Defense is definitely a weak point for the entire squad whereas it seems as though we may have some good board-pounders and reasonably good passing skills, although our inside players need to work on ball-handling.

The two main offenses will be “motion” and “triangle”. Motion is a completely new offense for all players whereas the returning sophomores and juniors had some experience with the triangle offense in previous years here.

Because of our defensive inadequacies, we will rely extensively on “man-to-man”. Since some of the players have experience with the “1-3-1 zone” (from last year), we will continue to work on that defense while not employing it much. We won’t press a great deal, but when we do it will be “man to man”.

We’ll start out with a “balanced” attack with 70% offense sets during games, although that may change as the year progresses depending on how our players perform.

#9

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Jamal Smith, 1st Assistant Coach:

Some notes on this year’s “recruiting” actions:

Indy Elite Camp—Just 12 players on our recruit list at this camp. We sway no one towards EWU, butthis camp has some great players, so I’m hopin’ that we can attend next year when it’ll really mean somethin’ tah us.

Las Vegas Revue—31 players at this camp who are on our recruit list. This is the big one for us. Again I don’t think we get anyone tah jump aboard the Eagle Express, but we get tah do some quick evaluations an’ comparisons of a lot ah players who in a normal year, we MIGHT be able tah interest in EWU. This year we’re getting’ recruits with rankin’s over 500 tah show interest, but a lack ah interest from those recruits with rankin’s below 500. But the next week a recruit from nearby Idaho who is ranked #202 begins showin’ interest.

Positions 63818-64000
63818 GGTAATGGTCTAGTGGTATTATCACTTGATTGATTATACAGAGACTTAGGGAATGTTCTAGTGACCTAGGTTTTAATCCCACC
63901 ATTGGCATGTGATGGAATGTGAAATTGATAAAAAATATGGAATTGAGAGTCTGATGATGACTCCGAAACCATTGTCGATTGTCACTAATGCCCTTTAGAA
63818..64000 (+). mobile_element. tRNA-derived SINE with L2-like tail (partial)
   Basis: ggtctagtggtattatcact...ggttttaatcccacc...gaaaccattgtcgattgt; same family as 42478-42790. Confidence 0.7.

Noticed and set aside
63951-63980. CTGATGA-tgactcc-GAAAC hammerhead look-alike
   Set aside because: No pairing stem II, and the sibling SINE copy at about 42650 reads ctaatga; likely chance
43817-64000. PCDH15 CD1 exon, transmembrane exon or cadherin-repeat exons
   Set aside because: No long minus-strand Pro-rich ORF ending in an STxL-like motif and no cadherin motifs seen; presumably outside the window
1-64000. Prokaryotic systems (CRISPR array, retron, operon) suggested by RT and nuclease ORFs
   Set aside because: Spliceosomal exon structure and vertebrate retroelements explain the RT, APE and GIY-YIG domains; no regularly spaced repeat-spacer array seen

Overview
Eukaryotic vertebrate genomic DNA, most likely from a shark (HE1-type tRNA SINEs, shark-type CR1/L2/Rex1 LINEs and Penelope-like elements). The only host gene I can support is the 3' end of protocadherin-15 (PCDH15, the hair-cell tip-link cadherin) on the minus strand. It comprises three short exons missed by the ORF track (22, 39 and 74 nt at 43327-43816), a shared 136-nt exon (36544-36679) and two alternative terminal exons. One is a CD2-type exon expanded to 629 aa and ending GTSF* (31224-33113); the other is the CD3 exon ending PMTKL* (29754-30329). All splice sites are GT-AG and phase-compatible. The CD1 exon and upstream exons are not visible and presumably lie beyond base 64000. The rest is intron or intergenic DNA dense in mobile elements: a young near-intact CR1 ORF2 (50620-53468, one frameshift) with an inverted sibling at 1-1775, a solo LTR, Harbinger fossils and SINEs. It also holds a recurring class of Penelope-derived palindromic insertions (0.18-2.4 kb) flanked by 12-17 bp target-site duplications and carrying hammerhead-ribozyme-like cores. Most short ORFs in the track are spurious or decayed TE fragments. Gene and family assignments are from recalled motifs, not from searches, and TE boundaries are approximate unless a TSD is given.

Houston Classic—It was fun going down there, because I met up with some people I know, but a waste for us in the future.

Chicago Classic—Not worth our time or money for the future.

In mid-July we get the 42nd an’ 67th nationally ranked players interested in EWU. They’re from Montana an’ Hawaii respectively.

School Visits—these go pretty well for Washington recruits, but very difficult tah entice out-ah-staters tah come to Cheney. Some recruits aren’t too excited by the town or the facilities, so hopefully we can get the administration tah upgrade our facilities sometime soon.

Our phone call campaign is goin’ no where fast…hard tah get the better recruits to give us the time ah day.

Memphis Hoops Summit—Had a great time in Memphis, but no one down here gives a damn ‘bout some college up in Washington they never heard of.